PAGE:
When I returned to Dallas to resuscitate a floundering D Magazine nine years ago, several friends told me it couldn’t be done.

"The city has changed too much," they said. "It can’t be captured in a magazine anymore."

My answer was that a city may change, but a city’s culture never changes. San Francisco will always be San Francisco, Des Moines will always be Des Moines, and Dallas will always be Dallas. People and styles may change, but geography and history don’t, and they are the determinants of culture.

I was right, and I was wrong. Dallas had changed and, in most ways, for the better. The financial bust of the ’80s had been like a punch to the solar plexus—it had forcefully expelled a lot of hot air. The experience had humbled a city that had never been known for its modesty.

But it had also removed the city’s most cohesive force: its three independent banks. Our first cover story 30 years ago was titled "Power in Dallas: Who Holds the Cards?" The answer was easy. The banks held the cards, and we showed how the interlocking directorates of our major corporations connected with the banks that financed them.

All that vanished—almost overnight—20 years ago, and Dallas has been in recovery ever since. In a business town, the most noticeable change was the disappearance of the business leadership. Politics abhors a vacuum, so politicians happily tried to fill the void. They’re still trying.

But did the character of Dallas change? The other day, an interviewer asked me to say, in one word, what I liked most about Dallas. I said, "Ideas." Dallas, unlike Atlanta or, say, Minneapolis, is an open city much like New York. It welcomes new arrivals. Unlike New York, it also welcomes new ideas. New York is the world’s financial center, and finance people distrust anything new. Dallas is an entrepreneurial center, and it embraces things that are new. Wildcatters 70 years ago made men millionaires. "Risk" isn’t a dirty word. New is good.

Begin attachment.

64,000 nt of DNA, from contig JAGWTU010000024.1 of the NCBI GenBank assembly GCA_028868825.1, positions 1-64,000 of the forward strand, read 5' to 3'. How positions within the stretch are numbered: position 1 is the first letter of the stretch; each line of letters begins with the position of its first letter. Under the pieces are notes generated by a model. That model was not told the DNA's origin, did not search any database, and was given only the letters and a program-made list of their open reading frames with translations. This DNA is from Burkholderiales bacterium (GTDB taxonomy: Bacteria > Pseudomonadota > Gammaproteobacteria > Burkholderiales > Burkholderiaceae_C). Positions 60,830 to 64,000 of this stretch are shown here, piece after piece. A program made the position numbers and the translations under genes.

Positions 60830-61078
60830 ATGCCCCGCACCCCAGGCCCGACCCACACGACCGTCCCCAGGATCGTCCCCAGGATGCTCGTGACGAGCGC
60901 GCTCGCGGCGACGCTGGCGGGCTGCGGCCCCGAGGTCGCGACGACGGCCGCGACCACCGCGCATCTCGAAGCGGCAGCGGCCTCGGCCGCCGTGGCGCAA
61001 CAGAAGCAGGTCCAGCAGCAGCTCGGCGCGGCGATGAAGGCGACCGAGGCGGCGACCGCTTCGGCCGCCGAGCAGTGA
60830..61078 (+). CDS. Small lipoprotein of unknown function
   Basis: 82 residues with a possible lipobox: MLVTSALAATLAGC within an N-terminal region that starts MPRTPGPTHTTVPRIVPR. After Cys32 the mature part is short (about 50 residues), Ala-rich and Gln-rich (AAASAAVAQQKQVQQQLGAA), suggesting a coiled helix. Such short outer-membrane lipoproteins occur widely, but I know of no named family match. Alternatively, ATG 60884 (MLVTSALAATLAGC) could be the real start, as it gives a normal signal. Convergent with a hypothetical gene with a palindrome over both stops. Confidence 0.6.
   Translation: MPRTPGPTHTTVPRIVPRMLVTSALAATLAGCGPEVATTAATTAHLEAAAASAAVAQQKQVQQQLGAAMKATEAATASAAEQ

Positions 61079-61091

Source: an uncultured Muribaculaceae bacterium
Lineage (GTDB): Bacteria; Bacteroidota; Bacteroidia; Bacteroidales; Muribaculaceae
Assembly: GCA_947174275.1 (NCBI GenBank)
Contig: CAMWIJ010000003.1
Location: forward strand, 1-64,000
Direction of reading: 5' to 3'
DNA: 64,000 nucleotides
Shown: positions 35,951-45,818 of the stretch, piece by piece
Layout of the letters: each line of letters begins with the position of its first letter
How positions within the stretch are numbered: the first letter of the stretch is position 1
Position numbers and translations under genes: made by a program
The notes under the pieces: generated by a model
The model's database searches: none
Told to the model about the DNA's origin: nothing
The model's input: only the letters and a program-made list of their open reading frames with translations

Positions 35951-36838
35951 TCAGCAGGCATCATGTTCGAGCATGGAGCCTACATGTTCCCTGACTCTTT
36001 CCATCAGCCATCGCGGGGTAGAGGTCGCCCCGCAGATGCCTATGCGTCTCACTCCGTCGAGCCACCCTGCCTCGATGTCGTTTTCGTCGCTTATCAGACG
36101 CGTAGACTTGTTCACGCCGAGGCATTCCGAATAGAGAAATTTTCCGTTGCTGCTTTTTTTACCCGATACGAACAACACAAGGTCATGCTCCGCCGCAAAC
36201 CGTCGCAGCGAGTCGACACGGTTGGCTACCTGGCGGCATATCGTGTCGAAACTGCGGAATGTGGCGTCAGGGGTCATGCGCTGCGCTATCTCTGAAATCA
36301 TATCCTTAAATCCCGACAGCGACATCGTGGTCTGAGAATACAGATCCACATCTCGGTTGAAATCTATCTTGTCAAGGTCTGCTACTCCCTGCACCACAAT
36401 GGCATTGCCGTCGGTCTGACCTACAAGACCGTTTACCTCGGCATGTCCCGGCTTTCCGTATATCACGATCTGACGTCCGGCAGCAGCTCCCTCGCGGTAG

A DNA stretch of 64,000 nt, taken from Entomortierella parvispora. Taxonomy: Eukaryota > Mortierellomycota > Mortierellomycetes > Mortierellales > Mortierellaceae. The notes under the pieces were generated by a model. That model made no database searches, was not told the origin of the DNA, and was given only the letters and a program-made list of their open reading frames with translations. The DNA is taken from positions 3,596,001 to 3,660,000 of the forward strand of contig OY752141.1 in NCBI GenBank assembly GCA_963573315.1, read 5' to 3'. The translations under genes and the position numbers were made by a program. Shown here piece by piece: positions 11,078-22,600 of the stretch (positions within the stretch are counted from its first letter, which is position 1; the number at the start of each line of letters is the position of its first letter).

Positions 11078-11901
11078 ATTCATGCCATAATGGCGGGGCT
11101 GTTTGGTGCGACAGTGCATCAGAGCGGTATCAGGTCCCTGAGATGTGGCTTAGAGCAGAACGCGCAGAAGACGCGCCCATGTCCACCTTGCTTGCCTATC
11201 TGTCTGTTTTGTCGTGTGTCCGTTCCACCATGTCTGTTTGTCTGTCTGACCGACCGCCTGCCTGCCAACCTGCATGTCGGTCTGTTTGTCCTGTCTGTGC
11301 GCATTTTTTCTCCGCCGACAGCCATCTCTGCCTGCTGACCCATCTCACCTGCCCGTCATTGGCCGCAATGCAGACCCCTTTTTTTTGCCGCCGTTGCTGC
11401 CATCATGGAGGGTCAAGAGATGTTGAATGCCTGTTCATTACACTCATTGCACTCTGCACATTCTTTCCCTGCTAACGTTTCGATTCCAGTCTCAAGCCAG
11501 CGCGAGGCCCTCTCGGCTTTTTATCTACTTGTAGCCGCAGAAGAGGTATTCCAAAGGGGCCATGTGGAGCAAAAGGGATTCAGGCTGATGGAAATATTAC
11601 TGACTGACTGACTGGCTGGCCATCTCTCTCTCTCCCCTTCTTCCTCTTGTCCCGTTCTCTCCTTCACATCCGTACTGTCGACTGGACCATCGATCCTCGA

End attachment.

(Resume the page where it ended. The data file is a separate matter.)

When I was a sophomore at UT Austin in 1968, the dean recommended me to a major corporation out of Milwaukee whose foundation wanted to launch a summer jobs program for minority teenagers in several cities, including Dallas. The first task, I was told, was to enlist community leaders. Not knowing any better, I picked up the phone and called John Stemmons. A week later, I found myself sitting at a lunch meeting while Mr. Stemmons handed out assignments: building owner, donate the space; Southwestern Bell, put in the phones; Mobil Oil, arrange transportation. Two months later, the jobs center opened, and 7,000 kids were given work at more than 200 companies.

The efficiency was Dallas in its heyday, but the openness to a new idea was the same one I found four years later when I began trudging up and down downtown streets seeking capital for a new magazine.

Dallas encourages ideas, and that is its most distinguishing characteristic. But the city doesn’t just encourage ideas, it feeds off them. That’s why I’ve enjoyed my second tenure at D Magazine as much as my first. We’re in the business of turning ideas into reality. That being our chosen craft, we couldn’t have invented a better place to practice it.